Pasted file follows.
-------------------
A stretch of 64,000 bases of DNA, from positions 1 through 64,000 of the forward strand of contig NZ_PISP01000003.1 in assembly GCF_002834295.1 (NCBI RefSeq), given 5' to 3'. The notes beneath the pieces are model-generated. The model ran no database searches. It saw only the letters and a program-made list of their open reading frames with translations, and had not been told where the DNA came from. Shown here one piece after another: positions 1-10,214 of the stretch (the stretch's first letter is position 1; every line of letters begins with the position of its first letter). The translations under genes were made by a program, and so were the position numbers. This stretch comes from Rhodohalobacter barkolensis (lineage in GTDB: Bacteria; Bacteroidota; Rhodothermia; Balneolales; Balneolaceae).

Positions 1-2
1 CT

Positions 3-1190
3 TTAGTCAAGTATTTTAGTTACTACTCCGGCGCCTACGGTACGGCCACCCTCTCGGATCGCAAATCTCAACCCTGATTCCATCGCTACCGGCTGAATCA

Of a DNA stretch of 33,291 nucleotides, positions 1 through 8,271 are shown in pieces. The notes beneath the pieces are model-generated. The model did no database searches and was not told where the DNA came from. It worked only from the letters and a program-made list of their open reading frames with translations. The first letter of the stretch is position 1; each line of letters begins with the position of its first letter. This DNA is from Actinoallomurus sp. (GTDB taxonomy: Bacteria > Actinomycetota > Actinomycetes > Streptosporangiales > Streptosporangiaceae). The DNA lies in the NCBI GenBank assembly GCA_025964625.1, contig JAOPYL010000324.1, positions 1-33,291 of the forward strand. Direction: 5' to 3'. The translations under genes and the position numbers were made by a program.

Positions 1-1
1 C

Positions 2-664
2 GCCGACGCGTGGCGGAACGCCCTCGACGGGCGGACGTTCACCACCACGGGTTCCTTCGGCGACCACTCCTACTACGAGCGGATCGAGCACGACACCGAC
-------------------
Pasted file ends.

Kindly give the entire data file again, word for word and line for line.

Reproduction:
A stretch of 64,000 bases of DNA, from positions 1 through 64,000 of the forward strand of contig NZ_PISP01000003.1 in assembly GCF_002834295.1 (NCBI RefSeq), given 5' to 3'. The notes beneath the pieces are model-generated. The model ran no database searches. It saw only the letters and a program-made list of their open reading frames with translations, and had not been told where the DNA came from. Shown here one piece after another: positions 1-10,214 of the stretch (the stretch's first letter is position 1; every line of letters begins with the position of its first letter). The translations under genes were made by a program, and so were the position numbers. This stretch comes from Rhodohalobacter barkolensis (lineage in GTDB: Bacteria; Bacteroidota; Rhodothermia; Balneolales; Balneolaceae).

Positions 1-2
1 CT

Positions 3-1190
3 TTAGTCAAGTATTTTAGTTACTACTCCGGCGCCTACGGTACGGCCACCCTCTCGGATCGCAAATCTCAACCCTGATTCCATCGCTACCGGCTGAATCA

Of a DNA stretch of 33,291 nucleotides, positions 1 through 8,271 are shown in pieces. The notes beneath the pieces are model-generated. The model did no database searches and was not told where the DNA came from. It worked only from the letters and a program-made list of their open reading frames with translations. The first letter of the stretch is position 1; each line of letters begins with the position of its first letter. This DNA is from Actinoallomurus sp. (GTDB taxonomy: Bacteria > Actinomycetota > Actinomycetes > Streptosporangiales > Streptosporangiaceae). The DNA lies in the NCBI GenBank assembly GCA_025964625.1, contig JAOPYL010000324.1, positions 1-33,291 of the forward strand. Direction: 5' to 3'. The translations under genes and the position numbers were made by a program.

Positions 1-1
1 C

Positions 2-664
2 GCCGACGCGTGGCGGAACGCCCTCGACGGGCGGACGTTCACCACCACGGGTTCCTTCGGCGACCACTCCTACTACGAGCGGATCGAGCACGACACCGAC